• About us

    About us

    Welcome to the East Northport Jewish Center. We are a Conservative, egalitarian synagogue of approximately 300 families. We are truly multi-generational; our youngest members are infants, our oldest are in their nineties. On any Shabbat, you can find three generations of the same family in our pews. Read More
  • Shabbat Across America

    Shabbat Across America

    On March 3, tens of thousands of Jews across North America will come together to eat, drink, relax, dance, enjoy, debate and celebrate at the 21st Annual Shabbat Across America and Canada. Please join us at 6:15 for this important annual celebration. Read More
  • Military Bridge

    Military Bridge

    Want to have a great time on a Saturday night? Join Sisterhood for Military Bridge! Read More
  • Happy Purim!

    Happy Purim!

    Head to the ENJC to hear "the whole Megillah"- the story of how the Jewish people were saved from Haman in the Book of Esther. Read More
  • March Tot Shabbat

    March Tot Shabbat

    Bring your young child or grandchild to share in the wonders of Shabbat. Our Tot service provides a warm and exciting experience the children truly enjoy. All participants must be accompanied by an adult. Read More
  • Men's Club - Sisterhood Shabbat

    Men's Club - Sisterhood Shabbat

    Come to the ENJC for a very special annual event, as members of Men's Club and Sisterhood participate in our Friday night services Read More
  • Buy a Brick

    Buy a Brick

    Honor or memorialize a loved one, commemorate a special event, mark your years of ENJC membership, give a lasting and meaningful gift. Your brick or bench will be a part of a beautiful new outdoor seating area, to be enjoyed by all our members and guests. You can place your order by clicking below. Read More
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Leadership

  • Ian Silverman, Rabbi
  • Eric Loring, ENJC President
  • Ralph P. Nussbaum, Cantor

rabbi10View current news articles, commentary, videos and more that have an impact on Jewish culture, politics and religion at Rabbi Silverman's Sites to See

Reflections on the beginning of Exodus and the UN Resolution 2334: Saving the world while saving one’s own

We will explore the world of push-and-pull in Moses’ inner psyche and in so doing, maybe see a reflection of ourselves.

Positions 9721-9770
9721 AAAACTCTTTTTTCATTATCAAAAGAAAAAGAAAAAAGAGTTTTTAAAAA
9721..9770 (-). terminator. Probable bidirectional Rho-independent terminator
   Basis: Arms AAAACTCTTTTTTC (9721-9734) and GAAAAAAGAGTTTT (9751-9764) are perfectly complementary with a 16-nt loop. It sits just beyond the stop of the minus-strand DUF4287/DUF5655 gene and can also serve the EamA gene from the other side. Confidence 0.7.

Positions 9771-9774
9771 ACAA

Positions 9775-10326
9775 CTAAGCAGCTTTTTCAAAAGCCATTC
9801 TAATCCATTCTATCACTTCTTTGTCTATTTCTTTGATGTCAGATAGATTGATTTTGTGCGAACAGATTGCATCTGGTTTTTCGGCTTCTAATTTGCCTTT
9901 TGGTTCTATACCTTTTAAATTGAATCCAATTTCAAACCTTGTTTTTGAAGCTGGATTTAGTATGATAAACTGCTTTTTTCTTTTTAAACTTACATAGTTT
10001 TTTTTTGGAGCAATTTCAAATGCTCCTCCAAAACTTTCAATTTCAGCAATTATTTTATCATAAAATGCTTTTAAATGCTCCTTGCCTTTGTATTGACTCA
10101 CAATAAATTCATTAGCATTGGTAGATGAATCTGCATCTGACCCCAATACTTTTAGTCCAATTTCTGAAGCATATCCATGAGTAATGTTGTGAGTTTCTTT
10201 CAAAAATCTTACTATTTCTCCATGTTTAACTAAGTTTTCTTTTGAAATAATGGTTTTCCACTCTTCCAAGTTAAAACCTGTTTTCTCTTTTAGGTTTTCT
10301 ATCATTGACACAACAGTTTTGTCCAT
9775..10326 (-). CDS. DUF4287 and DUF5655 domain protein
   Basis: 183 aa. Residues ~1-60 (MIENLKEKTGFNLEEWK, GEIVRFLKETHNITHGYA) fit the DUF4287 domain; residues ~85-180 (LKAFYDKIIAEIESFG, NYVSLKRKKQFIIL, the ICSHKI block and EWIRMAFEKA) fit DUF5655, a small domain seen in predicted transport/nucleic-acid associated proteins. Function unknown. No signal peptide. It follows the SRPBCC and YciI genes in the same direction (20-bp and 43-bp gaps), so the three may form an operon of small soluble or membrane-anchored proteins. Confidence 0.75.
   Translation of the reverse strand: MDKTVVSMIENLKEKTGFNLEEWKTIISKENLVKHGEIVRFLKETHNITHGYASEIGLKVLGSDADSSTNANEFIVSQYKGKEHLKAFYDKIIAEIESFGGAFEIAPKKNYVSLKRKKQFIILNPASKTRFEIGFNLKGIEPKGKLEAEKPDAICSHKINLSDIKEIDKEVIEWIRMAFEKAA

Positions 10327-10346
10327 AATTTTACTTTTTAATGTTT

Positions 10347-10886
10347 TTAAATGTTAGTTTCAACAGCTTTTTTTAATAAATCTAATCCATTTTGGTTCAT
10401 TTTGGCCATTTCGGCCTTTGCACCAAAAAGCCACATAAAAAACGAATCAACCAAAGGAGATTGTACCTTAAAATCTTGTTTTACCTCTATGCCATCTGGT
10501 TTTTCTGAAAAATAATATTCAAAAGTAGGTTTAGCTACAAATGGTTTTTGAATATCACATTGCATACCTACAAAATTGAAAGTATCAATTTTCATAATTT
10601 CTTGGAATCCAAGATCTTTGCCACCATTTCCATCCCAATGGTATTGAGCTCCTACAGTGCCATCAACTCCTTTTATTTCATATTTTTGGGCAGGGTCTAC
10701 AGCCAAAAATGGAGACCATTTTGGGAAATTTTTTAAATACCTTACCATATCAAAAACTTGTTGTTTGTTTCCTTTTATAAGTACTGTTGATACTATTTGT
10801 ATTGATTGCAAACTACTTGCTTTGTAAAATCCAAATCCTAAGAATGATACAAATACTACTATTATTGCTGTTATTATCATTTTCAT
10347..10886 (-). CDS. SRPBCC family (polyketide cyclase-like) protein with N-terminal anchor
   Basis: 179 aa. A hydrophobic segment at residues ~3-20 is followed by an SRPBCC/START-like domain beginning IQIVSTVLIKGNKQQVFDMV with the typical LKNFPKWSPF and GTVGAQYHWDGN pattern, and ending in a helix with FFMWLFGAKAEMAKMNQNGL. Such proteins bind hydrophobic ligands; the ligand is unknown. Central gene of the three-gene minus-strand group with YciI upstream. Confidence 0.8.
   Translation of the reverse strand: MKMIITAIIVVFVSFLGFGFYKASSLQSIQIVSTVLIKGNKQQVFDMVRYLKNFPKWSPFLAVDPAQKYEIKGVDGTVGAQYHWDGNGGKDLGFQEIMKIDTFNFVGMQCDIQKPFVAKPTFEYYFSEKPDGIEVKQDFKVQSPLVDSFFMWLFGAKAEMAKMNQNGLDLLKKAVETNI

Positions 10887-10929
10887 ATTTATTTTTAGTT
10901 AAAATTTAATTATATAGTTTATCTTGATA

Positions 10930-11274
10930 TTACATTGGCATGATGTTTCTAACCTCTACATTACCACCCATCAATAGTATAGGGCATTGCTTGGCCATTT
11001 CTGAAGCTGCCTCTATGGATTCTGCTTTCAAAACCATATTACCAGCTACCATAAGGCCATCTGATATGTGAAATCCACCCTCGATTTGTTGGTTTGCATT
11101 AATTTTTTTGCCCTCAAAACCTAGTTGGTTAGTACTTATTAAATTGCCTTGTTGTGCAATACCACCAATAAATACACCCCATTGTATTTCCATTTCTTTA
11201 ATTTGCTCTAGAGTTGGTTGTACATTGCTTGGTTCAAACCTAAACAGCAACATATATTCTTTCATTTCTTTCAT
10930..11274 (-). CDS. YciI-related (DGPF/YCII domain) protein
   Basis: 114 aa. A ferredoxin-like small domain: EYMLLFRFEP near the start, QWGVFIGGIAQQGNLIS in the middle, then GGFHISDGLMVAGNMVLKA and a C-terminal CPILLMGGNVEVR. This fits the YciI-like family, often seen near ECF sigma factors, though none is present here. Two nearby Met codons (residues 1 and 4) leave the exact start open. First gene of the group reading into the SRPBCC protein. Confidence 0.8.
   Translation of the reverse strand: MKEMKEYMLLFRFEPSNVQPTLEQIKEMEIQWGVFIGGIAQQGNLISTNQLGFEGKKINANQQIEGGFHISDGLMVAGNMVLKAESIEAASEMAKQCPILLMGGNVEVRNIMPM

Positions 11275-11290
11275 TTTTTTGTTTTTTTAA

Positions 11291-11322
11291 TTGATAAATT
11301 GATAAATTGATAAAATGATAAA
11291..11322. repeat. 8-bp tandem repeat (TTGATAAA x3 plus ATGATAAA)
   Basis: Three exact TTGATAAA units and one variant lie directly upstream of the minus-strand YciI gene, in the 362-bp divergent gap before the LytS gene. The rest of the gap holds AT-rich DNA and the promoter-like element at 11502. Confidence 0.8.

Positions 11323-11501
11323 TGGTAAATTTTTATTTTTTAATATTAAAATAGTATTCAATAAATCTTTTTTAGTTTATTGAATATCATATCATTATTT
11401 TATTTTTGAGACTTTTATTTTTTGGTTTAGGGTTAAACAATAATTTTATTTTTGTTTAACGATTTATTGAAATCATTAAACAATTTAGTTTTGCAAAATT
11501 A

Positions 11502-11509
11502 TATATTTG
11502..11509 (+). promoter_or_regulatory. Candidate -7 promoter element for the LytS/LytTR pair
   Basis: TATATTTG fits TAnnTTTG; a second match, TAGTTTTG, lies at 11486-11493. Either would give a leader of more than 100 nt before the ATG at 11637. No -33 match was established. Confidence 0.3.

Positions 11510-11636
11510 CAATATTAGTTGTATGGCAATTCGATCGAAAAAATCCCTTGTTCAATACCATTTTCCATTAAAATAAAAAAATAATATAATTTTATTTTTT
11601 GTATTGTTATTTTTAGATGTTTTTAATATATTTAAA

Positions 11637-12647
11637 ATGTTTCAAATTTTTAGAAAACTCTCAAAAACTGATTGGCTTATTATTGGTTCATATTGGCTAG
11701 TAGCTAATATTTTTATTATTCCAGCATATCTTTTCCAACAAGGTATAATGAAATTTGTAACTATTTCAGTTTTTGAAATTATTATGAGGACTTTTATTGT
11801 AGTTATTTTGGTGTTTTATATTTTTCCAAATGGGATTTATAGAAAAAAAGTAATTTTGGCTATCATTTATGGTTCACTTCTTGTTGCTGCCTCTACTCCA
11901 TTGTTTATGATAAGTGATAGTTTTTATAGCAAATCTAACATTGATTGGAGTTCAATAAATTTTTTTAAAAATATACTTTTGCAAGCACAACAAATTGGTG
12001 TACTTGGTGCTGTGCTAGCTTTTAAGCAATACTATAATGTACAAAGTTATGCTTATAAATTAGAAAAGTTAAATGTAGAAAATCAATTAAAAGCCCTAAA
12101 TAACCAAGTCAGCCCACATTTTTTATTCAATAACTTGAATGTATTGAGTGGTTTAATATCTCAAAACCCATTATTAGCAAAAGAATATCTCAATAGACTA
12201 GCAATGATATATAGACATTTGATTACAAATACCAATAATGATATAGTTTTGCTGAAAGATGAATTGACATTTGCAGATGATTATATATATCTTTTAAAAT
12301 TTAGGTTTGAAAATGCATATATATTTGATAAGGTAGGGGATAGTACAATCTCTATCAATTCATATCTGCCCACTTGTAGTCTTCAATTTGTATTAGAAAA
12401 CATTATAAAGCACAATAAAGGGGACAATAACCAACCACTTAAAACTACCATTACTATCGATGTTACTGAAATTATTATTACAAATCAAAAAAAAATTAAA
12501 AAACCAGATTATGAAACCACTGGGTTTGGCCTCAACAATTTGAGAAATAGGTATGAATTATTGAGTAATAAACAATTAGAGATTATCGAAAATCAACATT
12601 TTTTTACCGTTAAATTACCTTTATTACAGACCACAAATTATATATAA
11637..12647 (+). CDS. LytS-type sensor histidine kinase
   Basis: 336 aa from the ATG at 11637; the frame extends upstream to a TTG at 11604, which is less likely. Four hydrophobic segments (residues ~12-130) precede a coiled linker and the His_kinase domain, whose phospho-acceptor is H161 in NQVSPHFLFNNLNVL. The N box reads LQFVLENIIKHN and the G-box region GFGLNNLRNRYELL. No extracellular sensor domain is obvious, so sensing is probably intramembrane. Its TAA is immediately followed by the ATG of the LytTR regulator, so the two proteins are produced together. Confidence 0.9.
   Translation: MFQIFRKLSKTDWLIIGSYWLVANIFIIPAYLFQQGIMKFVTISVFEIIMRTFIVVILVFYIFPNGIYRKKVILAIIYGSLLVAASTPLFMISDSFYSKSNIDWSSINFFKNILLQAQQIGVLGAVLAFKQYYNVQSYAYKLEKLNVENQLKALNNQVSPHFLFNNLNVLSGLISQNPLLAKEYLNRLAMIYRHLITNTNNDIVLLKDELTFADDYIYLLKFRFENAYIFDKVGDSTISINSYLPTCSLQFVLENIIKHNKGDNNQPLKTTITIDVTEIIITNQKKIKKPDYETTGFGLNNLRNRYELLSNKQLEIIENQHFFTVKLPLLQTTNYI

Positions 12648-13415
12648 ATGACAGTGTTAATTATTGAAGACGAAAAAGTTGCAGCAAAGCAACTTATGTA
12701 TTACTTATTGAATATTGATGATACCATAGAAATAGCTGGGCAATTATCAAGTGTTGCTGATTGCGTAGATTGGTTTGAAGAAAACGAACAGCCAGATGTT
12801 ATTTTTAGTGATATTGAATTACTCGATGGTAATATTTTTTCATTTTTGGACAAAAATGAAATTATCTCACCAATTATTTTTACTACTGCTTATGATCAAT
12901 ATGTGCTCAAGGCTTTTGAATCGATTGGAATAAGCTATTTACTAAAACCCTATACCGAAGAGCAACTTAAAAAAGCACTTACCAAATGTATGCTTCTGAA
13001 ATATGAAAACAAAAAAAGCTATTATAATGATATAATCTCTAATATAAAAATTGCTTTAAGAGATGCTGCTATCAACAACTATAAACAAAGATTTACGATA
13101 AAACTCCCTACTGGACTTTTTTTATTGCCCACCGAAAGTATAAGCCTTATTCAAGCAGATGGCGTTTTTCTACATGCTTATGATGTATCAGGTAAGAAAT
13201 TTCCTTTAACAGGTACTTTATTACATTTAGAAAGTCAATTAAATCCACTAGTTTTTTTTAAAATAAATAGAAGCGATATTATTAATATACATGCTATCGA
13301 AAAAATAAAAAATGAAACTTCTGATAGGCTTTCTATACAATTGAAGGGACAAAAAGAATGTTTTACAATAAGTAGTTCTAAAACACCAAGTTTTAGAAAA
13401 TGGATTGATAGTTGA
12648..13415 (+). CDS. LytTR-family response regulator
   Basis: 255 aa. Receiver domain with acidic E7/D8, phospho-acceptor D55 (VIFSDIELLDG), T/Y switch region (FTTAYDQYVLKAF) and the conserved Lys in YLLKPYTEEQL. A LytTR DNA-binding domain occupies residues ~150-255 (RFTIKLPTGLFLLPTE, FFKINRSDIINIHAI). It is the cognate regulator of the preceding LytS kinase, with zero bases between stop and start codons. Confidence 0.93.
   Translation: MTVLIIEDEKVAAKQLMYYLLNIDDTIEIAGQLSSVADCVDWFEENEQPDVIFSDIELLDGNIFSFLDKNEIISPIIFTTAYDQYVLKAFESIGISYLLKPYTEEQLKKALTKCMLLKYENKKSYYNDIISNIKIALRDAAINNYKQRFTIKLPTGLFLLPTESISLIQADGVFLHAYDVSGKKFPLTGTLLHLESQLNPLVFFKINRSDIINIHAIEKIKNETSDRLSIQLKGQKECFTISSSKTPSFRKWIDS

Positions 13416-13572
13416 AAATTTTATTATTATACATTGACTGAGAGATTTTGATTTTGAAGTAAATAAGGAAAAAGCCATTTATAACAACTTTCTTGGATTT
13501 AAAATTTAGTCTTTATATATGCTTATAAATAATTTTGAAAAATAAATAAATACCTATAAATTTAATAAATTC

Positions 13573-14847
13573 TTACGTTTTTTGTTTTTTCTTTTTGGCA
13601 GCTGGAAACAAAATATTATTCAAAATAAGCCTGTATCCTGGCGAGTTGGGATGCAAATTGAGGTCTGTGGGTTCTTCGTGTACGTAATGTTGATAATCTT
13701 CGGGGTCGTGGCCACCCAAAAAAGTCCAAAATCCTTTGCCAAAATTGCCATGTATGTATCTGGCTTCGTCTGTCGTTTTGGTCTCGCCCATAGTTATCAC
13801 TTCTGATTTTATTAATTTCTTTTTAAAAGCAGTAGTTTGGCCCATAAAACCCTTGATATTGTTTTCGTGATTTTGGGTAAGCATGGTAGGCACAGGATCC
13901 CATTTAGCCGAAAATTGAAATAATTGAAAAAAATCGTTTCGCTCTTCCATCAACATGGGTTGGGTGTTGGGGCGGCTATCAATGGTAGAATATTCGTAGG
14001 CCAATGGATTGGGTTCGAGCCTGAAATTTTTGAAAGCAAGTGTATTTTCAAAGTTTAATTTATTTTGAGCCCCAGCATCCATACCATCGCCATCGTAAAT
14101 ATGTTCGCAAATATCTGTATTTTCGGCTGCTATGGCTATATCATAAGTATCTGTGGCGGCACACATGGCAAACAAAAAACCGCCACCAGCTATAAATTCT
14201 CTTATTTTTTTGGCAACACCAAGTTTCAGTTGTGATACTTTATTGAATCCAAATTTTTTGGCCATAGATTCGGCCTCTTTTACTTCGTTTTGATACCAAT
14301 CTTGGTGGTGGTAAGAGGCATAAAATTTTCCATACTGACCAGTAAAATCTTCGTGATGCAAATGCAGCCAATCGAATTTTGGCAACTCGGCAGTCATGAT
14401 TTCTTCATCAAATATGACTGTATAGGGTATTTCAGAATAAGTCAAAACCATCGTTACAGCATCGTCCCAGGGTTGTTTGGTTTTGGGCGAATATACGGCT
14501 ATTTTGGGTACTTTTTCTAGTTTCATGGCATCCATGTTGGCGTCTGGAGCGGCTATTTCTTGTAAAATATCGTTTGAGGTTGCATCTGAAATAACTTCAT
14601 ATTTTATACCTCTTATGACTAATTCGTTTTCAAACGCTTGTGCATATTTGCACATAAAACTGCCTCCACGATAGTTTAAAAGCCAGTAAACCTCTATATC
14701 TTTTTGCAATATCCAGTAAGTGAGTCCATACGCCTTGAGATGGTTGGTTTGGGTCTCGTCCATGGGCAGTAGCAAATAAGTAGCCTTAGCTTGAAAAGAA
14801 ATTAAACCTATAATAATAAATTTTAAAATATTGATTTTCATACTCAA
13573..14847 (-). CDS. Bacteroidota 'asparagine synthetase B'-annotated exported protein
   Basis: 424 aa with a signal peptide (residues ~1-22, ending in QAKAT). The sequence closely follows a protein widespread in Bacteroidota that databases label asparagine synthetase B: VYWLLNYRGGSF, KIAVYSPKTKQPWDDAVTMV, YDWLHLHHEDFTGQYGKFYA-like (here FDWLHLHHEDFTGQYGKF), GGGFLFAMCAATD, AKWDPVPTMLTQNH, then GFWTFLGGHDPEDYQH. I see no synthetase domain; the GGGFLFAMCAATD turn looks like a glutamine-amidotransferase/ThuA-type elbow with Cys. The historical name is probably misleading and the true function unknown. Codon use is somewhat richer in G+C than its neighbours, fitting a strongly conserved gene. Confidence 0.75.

Moses bursts onto the scene an internationalist, working on behalf of those who are oppressed. Brought up as an Egyptian royal, Moses looks upon slavery in the abstract and sees an oppressed people, but it takes a while before he actually internalizes that those who are abused are his own people and is bothered enough to spring into action. It says in Vayigdal Moshe, “…and Moses matured and then went out unto HIS people and saw their suffering.” The Midrash tells us that Moses sees an Egyptian raid a man’s home at night and takes the man and his wife out into the dark. The Egyptian approaches the wife, who cannot see in the dark, pretending to be her husband. Thereafter, with the Egyptian knowing that the man is onto him, this taskmaster torments the slave daily. Moses “looked here and there…he saw the man’s debasement in his own home and he saw his debasement during the day in the field, and he struck out at the Egyptian and in the process killed him…” But Moses still, at this point, has issues with being a savior only of his own people.

A bounty is put on Moses’ head and he flees to Midian. Seeing that working to help your own is dangerous and yet not able to refrain from helping others, he immediately goes to work aiding the daughters of Jethro, who are attempting to draw water for the flock they are tending, but are being tormented by local bullies. Moses defends them and draws their water. Jethro, thinking Moses an Egyptian, rewards Moses by giving him Tzippora to wed, and Moses fathers two children and stays in Midian as a shepherd. Moses is contented for forty years, fully one third of his life, ignoring his own people’s suffering while helping a different people and helpless animals. It only when happening upon God in the form of a strangely and perennially burning bush, that he is reminded of the oppression of the Hebrews in Egypt. We know of such people that will move mountains to help the oppressed of the world and poor animals suffering, but when it comes to their own people’s plight, they poo-poo it. And aren’t some of these people us? Moses, even after a forty-year hiatus, still drags his feet to the point where God almost kills him on the way back to Egypt!